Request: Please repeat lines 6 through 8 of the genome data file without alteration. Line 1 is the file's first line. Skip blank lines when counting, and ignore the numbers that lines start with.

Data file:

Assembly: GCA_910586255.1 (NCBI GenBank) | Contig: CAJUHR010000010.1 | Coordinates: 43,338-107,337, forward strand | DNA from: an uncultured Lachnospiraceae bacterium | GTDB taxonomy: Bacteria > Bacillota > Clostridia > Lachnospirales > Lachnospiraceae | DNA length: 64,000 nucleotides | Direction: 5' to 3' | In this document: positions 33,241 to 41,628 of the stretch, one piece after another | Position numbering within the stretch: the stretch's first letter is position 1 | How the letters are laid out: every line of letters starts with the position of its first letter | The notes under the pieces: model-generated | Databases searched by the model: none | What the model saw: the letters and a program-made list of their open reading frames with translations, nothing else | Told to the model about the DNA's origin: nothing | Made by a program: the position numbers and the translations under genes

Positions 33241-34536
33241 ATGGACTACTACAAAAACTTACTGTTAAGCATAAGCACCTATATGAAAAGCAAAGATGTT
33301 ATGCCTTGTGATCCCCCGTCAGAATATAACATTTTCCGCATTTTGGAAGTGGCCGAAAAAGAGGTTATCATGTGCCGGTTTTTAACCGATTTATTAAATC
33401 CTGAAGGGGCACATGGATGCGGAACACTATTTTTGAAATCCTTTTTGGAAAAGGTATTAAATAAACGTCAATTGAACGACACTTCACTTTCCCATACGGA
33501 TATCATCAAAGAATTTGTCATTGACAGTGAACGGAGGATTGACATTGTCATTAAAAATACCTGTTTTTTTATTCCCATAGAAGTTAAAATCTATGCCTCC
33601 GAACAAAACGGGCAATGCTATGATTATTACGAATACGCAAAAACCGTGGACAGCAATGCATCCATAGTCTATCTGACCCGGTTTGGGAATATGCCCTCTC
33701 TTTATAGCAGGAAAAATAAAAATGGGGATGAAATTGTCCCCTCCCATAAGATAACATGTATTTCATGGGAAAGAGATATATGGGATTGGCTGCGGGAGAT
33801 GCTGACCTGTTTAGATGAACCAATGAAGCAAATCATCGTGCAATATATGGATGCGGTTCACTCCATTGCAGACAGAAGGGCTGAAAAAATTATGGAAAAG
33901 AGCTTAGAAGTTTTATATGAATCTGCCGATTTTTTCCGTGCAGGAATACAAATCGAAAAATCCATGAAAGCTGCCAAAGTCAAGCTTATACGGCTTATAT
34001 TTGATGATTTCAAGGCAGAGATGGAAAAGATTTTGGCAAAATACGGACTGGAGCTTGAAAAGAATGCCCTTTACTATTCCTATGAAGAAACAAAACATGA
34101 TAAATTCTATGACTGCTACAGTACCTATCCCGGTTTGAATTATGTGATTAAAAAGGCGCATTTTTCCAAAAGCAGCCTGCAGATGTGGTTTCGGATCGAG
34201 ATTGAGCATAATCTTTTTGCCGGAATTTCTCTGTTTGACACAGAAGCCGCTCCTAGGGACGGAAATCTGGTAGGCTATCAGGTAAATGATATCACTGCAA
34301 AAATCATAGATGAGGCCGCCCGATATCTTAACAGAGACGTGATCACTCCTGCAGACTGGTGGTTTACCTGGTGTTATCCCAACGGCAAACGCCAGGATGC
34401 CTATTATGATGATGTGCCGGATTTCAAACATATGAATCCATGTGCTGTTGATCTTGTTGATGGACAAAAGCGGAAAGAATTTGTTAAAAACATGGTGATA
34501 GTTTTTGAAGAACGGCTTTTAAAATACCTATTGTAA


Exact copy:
33501 TATCATCAAAGAATTTGTCATTGACAGTGAACGGAGGATTGACATTGTCATTAAAAATACCTGTTTTTTTATTCCCATAGAAGTTAAAATCTATGCCTCC
33601 GAACAAAACGGGCAATGCTATGATTATTACGAATACGCAAAAACCGTGGACAGCAATGCATCCATAGTCTATCTGACCCGGTTTGGGAATATGCCCTCTC
33701 TTTATAGCAGGAAAAATAAAAATGGGGATGAAATTGTCCCCTCCCATAAGATAACATGTATTTCATGGGAAAGAGATATATGGGATTGGCTGCGGGAGAT